Since the case is focused on the Mongols organization, no specific individuals are facing jail or prison time

A federal jury on Thursday found that the notorious Mongols Motorcycle Club is guilty of racketeering, setting up a second phase of the trial at a Santa Ana courthouse where the government will try to seize control of the organization’s trademark.

Federal prosecutors want to take possession of the trademark so they can keep members from wearing the prized patches worn on the bikers’ vests, an attempt to break the back of the Mongols.

In finding the Mongols guilty of racketeering, jurors decided that the outlaw motorcycle club itself is a criminal organization that has supported drug trafficking and encouraged vicious assaults and even murder.

Tue
11
Dec
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Could a notorious biker club's survival hinge on a trademark? The feds are betting on it

When federal prosecutors finally managed to put mobster Al Capone behind bars, it wasn’t for murder or bootlegging, but tax evasion.

Fast forward several decades and government lawyers in Southern California say a similarly novel tactic could be the key to taking down the Mongols, a notorious motorcycle club that has long been targeted by authorities for killings and drug trafficking.

Instead of tax returns, the court battle this time will be won or lost in the decidedly unexciting trenches of trademark and forfeiture law.

Wed
05
Dec
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Mongols’ Defense: A Club Can’t Conspire With Itself

SANTA ANA, Calif. (CN) — A defense attorney for the Mongol Nation motorcycle club told a California jury Tuesday that federal prosecutors had not presented any evidence that the club ever violated racketeering laws or engaged in a conspiracy — indeed, he said, it could not be convicted of conspiracy because an entity cannot conspire with itself.

“There’s no evidence that the Mongol Nation conspired to do anything,” Joseph A. Yanny told the Orange County jury in his closing arguments.

“There are individual members” who have committed crimes, he acknowledged, but “there’s no evidence at all that the club joined in those activities.”

He said the club itself cannot be held liable for “isolated incidents committed by boneheads.”

Tue
04
Dec
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Trial Wraps Up in U.S. Attempt to Yank Motorcycle Club Trademark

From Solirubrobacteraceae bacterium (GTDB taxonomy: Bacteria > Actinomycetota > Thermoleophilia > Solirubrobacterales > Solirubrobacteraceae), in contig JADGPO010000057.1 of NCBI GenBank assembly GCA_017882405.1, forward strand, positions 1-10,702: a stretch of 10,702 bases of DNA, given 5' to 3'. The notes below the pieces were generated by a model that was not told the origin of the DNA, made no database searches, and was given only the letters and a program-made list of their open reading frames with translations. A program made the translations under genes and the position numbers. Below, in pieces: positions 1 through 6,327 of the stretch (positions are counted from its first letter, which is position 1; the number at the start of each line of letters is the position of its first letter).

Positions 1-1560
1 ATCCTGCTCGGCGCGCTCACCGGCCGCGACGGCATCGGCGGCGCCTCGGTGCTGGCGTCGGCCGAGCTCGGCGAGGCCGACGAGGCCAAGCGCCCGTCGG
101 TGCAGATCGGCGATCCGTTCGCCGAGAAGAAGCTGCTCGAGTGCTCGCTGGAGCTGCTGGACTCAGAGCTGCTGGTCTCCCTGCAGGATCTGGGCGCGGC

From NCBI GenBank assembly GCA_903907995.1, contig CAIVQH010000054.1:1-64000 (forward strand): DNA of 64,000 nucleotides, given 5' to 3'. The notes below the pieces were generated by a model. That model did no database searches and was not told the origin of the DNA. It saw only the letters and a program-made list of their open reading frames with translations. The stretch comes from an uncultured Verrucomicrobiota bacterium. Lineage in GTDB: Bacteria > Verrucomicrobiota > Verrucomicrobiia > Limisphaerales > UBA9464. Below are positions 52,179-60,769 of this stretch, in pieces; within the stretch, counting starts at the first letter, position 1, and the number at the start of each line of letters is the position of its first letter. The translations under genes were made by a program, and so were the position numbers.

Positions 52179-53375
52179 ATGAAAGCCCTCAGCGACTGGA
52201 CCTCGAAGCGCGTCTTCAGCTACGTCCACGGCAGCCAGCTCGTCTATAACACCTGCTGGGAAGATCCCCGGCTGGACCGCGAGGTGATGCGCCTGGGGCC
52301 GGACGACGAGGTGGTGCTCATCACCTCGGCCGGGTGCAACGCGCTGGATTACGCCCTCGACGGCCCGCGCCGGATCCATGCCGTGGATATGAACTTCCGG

A federal prosecutor Monday told jurors who were “witnesses to a lengthy parade of cruelty” for the past five weeks in a trial against a Los Angeles-based motorcycle club that they should vote to yank Mongol Nation’s trademark while the organization’s attorney argued it has been targeted because its membership is primarily Mexican-American.

“Over the past five weeks you’ve been witness to a lengthy parade of cruelty,” Assistant U.S. Attorney Steven Welk said of the evidence presented of the club’s criminal history since its founding in 1969.

For the first time, federal prosecutors are trying to get a motorcycle club found guilty of racketeering and conspiracy to commit racketeering in order to have its trademark taken away. It would mean the club’s motorcyclists could no longer wear the patches they wear on their “cuts,” slang for leather jackets.

Wed
28
Nov
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Former Minnesota Gov. Jesse Ventura defends Mongols Motorcycle Club in federal court in Orange County

His testimony was part of an ongoing federal racketeering trial

Former Minnesota governor and retired pro wrestler Jesse Ventura testified in a Santa Ana courtroom Wednesday about his longstanding membership in the Mongols Motorcycle Club, defending the organization against government allegations that it has operated as a criminal enterprise.

Ventura, the highest profile member of the Mongols, took the stand as an expert witness in the midst of an ongoing federal racketeering trial in which prosecutors are attempting to gain control over the motorcycle club’s trademark name, a move that would allow law enforcement to bar the bikers from wearing the patches that adorn their vests.